Esteemed Italian writer-director Michelangelo Antonioni came to London in 1966 to make this multi-layered puzzle thriller. It turned out to be one of the highpoints of the Swinging Sixties, and has survived very well both as a movie and an icon thanks to its intelligence, challenging stance and visual flair.
More than most any other movie, it exactly captures the mid-Sixties zeitgeist, bringing the era into sharp focus. It is the winner of the Palme D’Or at Cannes in 1967. Antonioni was Oscar nominated for Best Director and for his share in Best Original Story and Screenplay, along with Tonino Guerra (screenplay) and Edward Bond (English dialogue).
David Hemmings makes a bland young hero but he suddenly became a movie star playing a modish, quintessential David Bailey-style Sixties London fashion photographer who, in one session, pictures blonde Jane Birkin romping around the studio with another brunette woman (Gillian Hills), and, in another, a statelier, alluring mystery girl called Jane – Vanessa Redgrave.
Later, Hemmings goes to the park and thinks he finds something very suspicious in the shots he takes of a mysterious beauty.
So, in one of the film’s most fascinating sequences, he blows up the negatives of his photographs for a better view, uncovering smaller and smaller details. Putting the bits of the puzzle together, finally he believes he may have photographed a murder. But the evidence vanishes and, as Hemmings watches a tennis match played without balls, we’re left wondering about truth and illusion.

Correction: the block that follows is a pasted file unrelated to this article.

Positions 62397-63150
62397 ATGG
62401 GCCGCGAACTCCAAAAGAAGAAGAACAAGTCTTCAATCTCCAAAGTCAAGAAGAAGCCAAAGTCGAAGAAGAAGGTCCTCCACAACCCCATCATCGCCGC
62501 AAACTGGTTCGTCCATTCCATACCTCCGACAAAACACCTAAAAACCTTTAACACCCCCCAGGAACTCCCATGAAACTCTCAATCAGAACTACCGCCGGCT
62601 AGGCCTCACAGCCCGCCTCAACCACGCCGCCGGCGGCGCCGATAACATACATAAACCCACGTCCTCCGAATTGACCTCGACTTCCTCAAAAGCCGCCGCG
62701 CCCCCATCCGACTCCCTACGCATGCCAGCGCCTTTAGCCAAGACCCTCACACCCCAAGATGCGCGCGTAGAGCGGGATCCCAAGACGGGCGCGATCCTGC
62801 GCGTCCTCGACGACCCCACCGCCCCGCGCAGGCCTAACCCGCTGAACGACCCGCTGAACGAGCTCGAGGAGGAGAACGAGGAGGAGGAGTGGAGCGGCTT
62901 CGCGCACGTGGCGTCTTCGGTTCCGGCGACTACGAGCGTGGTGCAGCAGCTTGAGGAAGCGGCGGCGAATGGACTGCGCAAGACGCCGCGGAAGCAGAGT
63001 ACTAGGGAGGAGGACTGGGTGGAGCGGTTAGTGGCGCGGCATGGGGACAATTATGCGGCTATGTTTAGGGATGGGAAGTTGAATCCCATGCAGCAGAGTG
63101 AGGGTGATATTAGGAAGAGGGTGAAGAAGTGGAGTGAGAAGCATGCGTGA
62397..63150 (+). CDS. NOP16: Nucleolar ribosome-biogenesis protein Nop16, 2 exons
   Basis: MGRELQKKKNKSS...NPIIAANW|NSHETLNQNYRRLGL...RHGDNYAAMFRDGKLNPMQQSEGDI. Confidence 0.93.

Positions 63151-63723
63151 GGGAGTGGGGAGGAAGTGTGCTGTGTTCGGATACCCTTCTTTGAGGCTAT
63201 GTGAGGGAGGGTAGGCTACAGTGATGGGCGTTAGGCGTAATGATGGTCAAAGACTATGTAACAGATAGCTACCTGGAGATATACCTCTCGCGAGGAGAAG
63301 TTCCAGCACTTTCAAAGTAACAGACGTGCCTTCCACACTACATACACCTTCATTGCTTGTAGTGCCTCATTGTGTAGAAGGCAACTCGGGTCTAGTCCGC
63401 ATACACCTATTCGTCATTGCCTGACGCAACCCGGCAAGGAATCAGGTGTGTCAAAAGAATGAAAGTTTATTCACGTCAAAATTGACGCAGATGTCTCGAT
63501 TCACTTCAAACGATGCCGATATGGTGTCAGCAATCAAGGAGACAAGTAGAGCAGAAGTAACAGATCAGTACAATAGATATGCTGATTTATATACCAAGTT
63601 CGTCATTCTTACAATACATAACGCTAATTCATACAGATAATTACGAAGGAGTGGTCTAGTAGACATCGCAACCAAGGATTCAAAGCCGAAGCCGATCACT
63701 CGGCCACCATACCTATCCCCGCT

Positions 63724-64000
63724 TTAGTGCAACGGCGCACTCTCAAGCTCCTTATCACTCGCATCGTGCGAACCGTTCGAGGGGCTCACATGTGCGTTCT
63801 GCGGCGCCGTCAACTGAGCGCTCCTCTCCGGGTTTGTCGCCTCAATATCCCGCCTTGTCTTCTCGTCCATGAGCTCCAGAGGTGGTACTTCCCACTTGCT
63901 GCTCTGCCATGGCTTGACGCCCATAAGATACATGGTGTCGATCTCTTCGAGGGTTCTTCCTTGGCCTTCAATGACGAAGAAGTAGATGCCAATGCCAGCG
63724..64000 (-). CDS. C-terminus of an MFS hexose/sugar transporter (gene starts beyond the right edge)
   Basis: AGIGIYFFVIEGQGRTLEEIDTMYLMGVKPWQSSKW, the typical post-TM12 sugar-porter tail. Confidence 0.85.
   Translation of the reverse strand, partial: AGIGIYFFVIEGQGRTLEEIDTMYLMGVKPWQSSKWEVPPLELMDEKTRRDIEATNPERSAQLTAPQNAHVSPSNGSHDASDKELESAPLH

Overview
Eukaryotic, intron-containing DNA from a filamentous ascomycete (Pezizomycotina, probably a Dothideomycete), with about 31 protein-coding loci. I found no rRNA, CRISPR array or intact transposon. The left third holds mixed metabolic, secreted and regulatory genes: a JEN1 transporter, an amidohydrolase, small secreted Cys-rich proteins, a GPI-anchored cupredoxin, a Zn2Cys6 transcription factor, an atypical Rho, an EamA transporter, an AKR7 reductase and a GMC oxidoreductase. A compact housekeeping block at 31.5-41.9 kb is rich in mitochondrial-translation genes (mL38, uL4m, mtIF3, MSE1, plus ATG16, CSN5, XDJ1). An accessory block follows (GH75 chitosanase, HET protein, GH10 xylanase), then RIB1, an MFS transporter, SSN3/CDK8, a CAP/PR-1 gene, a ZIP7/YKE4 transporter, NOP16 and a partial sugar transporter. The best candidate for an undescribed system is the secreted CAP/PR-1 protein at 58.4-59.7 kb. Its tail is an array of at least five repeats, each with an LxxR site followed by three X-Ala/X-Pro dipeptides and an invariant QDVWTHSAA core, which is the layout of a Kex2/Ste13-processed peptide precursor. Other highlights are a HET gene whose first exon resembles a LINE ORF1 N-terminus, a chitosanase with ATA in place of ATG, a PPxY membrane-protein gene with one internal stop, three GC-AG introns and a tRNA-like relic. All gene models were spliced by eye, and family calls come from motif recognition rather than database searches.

Brief nudity and extended modishness brought the crowds in, making it a surprise popular hit. But Antonioni’s clever conjuring trick film made them glad they came.
Also in the cast are Sarah Miles, Jill Kennington, the model Verushka[von Lehndorff] as herself, Peter Bowles, John Castle, Susan Brodrick, Ronan O’Casey, Tsai Chin, mimes Julian and Claude Chagrin, and The Yardbirds pop group (Jeff Beck, Jim McCarty, Jimmy Page and Keith Relf). The Yardbirds perform Stroll On and The Lovin’ Spoonful sing Did You Ever Have to Make Up Your Mind? written by John Sebastian. But most of the music is written and performed by Herbie Hancock, around 10 pieces.
At the Oscars, Antonioni’s work was counted as an Original Story but it was based on Julio Cortazar’s short story Las babas del diablo.
David Hemmings died of a heart attack on December 3 2003, aged 62. It was his role in Blow-Up by which he was best remembered in the obituaries.
Many, many congrats to cinema icon and national treasure Vanessa Redgrave on her 80th birthday on 30 January 2017. Champagne all round. Incredibly, it’s 50 years since Blow-Up.
© Derek Winnert 2015 Classic Movie Review 2836
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